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The GOP’s outline of an ACA replacement


Congressional Republicans have come up with the outlines of a plan to replace the Affordable Care Act. Perhaps inevitably in an election year, the plan doesn’t tell us how it would be  financed.  But here are some important elements, as summarized by FierceHealthcare:

“The Republicans’ plan would offer everyone who doesn’t qualify for employer coverage, Medicare or Medicaid access a refundable tax credit to use in the individual market—instead of the ACA’s current policy of offering tax credits to just those of certain incomes. The credit is also age-adjusted.”

The plan would boost “’Association health plans,’ in which small business and groups such as alumni organizations and trade associations band together to offer healthcare coverage at better rates via improved bargaining power with insurers.”

“The plan would set aside at least $25 billion to fund programs that Republicans say would give financial support for those with high medical costs who find themselves priced out of coverage. Premiums for those participating in the high-risk pool would be capped, and wait lists would be prohibited.”

A one-time open enrollment period for the uninsured, regardless of health status. If consumers who lack coverage don’t enroll in a plan during that open enrollment period, they forfeit continuous coverage protections and could face higher insurance costs in the future.”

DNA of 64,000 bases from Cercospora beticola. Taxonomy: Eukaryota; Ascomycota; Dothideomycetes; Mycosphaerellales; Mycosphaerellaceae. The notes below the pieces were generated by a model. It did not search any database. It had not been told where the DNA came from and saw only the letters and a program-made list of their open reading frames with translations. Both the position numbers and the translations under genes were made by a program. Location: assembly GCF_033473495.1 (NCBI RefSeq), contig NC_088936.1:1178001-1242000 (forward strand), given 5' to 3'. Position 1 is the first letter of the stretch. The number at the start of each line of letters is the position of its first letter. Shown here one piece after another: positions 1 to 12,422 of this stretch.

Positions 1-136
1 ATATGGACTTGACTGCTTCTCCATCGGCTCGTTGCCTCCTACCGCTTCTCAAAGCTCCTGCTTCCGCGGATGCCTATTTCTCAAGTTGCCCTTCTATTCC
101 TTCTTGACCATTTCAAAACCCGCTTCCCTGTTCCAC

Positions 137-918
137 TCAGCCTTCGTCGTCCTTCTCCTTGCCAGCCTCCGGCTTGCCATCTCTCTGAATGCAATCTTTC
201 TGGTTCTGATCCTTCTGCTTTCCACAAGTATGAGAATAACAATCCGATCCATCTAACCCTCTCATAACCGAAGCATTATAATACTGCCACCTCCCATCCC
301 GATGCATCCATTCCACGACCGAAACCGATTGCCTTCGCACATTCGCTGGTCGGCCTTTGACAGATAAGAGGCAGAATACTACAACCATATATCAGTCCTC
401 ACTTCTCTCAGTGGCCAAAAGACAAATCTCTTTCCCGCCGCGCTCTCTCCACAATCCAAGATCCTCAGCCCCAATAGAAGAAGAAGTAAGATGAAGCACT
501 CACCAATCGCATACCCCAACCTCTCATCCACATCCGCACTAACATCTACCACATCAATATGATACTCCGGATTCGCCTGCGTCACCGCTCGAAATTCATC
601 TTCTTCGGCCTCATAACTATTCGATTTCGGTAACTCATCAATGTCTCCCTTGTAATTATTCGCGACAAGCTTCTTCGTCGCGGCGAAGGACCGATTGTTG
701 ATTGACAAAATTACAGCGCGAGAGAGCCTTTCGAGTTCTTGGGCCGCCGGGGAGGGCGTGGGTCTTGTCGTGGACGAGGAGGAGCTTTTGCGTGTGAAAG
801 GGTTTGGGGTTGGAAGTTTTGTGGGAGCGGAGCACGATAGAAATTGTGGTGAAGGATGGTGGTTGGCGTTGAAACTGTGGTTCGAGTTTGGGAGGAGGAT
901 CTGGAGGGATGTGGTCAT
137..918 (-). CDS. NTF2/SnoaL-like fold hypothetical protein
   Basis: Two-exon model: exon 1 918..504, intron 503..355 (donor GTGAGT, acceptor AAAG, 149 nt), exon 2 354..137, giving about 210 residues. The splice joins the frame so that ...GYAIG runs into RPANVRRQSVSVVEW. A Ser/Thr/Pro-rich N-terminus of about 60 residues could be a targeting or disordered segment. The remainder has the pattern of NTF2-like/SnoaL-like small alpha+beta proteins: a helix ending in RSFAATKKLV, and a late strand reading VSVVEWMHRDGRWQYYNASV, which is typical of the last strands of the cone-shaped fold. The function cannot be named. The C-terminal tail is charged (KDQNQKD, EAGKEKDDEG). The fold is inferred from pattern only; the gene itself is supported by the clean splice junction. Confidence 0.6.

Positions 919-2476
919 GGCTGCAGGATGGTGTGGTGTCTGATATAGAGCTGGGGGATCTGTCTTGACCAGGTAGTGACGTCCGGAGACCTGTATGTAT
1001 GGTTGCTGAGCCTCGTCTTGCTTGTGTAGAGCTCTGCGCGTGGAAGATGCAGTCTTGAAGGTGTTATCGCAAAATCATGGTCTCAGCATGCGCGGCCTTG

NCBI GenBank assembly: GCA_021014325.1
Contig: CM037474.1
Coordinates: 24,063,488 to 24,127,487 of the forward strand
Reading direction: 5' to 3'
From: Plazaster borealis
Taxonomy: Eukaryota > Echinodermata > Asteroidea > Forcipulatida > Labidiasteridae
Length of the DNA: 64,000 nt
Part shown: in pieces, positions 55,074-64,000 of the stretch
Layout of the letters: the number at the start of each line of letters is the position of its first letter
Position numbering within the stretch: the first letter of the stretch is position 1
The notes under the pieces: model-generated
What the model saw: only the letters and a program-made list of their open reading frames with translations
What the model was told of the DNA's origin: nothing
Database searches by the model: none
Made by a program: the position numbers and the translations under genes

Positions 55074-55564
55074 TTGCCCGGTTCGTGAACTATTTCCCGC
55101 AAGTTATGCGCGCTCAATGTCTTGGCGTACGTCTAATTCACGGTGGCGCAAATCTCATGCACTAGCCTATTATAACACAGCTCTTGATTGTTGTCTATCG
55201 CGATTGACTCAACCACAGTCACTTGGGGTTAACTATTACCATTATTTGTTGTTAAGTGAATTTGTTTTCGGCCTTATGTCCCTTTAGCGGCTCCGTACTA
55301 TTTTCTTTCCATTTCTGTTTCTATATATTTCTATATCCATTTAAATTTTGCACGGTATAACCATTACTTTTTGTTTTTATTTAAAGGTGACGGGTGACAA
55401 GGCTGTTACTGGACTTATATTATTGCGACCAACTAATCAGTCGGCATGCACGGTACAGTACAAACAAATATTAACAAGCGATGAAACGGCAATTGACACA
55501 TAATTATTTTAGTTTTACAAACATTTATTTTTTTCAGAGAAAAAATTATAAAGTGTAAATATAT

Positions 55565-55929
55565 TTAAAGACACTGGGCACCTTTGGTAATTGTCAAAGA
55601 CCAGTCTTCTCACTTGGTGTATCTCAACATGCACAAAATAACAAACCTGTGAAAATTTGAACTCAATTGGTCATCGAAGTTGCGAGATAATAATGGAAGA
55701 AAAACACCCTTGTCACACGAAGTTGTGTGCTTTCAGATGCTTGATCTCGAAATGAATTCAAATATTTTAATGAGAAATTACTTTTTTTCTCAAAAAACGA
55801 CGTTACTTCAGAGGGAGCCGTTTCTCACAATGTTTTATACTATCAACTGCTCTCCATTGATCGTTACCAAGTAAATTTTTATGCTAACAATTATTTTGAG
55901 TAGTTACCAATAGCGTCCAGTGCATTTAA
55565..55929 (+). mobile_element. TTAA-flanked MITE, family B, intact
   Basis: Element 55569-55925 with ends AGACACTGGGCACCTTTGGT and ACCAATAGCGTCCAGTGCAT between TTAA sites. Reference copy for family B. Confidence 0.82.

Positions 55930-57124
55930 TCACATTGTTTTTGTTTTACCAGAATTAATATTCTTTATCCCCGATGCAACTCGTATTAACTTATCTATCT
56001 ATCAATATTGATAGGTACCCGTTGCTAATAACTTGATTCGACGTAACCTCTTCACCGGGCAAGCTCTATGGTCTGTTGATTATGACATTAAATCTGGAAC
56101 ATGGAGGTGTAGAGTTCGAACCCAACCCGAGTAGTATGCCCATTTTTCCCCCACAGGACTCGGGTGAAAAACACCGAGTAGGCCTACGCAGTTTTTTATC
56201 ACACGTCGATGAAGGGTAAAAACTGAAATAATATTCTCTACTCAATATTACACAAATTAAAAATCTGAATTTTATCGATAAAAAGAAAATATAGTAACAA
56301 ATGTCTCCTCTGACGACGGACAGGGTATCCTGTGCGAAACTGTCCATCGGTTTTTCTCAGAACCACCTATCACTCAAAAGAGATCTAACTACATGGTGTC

”The sale of insurance across state lines. This often-cited GOP policy proposal …is supposed to make the insurance market more competitive and give consumers the ability to access the most affordable policies.”

”The preservation of certain ACA protections. The plan would prevent those with pre-existing conditions from being denied coverage, as well as allow individuals to stay on their parents’ insurance plan until age 26.”

”Medicaid reforms that would allow states to choose between either a per capita allotment for their programs or a block grant. States would be allowed the flexibility ‘to charge reasonable enforceable premiums’ or offer a limited benefit package. The proposal also takes several steps to ‘modernize’ the Medicaid demonstration waiver process, requiring them to be budget neutral while grandfathering in some successful waiver provisions.”

For the FierceHealthcare article on the GOP plan, please hit this link.

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